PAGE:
A classy cast, topped by Isabelle Huppert and Catherine Frot, bring an effortless sense of style to a by-the-numbers yarn in “Me and My Sister.” Light comedy-drama about a bourgeois Parisienne embarrassed by a visit from her ditzy sis from the sticks avoids both knockabout humor and over-heavy bathos for 90 minutes of easy, thesp-driven entertainment. World-preemed at the Thessaloniki festival as part of a Huppert tribute, film sashays into Gallic salles Dec. 22, where its welcome should be warm. Offshore, this could work with upscale aficionados of poised French fare.
Lovable, Teflon-coated Louise (Frot) arrives from Le Mans to spend a weekend with elder sister Martine (Huppert), an uptight control freak who’s married into comfy, upper-middle-class society via husband Pierre (Francois Berleand), whom she now sexually despises. A beautician, Louise has aspirations to become a writer and has an appointment on Monday with a publisher to whom she’s sent the manuscript of a novel.
Early scenes, of the elegant Martine mightily embarrassed in front of her friends by Louise’s provincial openness, set the tone, which is restrained rather than goofy and punctuated by Martine’s occasional exasperated outbursts. Latter has done her best to wipe out her past as a chubby kid from a working-class background and daughter of an alcoholic mother she’d rather forget.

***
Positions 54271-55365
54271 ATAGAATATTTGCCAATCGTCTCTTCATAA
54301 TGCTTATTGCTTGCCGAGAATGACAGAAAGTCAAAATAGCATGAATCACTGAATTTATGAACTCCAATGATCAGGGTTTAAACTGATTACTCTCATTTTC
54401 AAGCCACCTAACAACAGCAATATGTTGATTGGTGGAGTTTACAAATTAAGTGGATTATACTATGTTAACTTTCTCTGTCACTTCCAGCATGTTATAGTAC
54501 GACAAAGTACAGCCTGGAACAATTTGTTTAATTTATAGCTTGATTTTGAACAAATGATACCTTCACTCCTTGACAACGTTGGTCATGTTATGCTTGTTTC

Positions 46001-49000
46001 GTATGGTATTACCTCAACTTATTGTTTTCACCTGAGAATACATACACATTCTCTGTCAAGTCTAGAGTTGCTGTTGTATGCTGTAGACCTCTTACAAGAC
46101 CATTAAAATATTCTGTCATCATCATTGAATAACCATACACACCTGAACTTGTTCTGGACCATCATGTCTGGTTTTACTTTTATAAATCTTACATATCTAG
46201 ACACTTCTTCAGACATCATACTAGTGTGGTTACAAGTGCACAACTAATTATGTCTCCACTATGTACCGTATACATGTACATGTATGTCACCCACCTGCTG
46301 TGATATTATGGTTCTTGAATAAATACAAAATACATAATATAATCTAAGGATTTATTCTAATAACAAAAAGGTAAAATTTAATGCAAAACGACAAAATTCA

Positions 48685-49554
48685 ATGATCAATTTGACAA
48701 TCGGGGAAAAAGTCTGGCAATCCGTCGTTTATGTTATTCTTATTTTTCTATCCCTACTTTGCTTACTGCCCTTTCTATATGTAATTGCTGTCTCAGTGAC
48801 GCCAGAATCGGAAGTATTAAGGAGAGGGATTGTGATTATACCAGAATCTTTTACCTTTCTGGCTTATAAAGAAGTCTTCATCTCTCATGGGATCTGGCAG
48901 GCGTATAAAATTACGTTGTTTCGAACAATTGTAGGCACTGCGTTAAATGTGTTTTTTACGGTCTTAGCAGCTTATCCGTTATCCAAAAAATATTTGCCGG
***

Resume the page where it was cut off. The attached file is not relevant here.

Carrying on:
Though physically Huppert and Frot are scarcely believable as sisters, the skilled actresses create sufficient chemistry that it hardly matters. They’re surrounded by a seasoned cast — including the imposing Brigitte Catillon as Martine’s waspish, sex-obsessed friend, Sophie — who blend seamlessly together.
Just when the sisters seem to have re-bonded, in a delightful scene where they sing along to the twins’ song from “The Young Girls of Rochefort,” script pulls a major switcharoo. At a dinner party hosted by Martine that looks all set to be a social catastrophe, Louise wins over Pierre, Sophie and Sophie’s husband Richard (Michel Vuillermoz) with a touching display of emotional frankness. Next day, both sisters face their differing futures.
Though Frot invests Sophie with as much nuance as the script allows, it’s still Huppert’s movie. The seemingly ageless thesp, playing much younger than her 51 years, doesn’t even break sweat in the role of the jealous Martine, whether getting gloriously sloshed after Sophie’s tour de force or venting her spleen on the bear-like Pierre. First-time writer-director Alexandra Leclere provides plenty of verbal squibs in the script, but it’s Huppert’s perf that keeps the pic’s tone on course.
Tech package is smooth, and Philippe Sarde’s late-entering score provides an emotional assist at just the right point.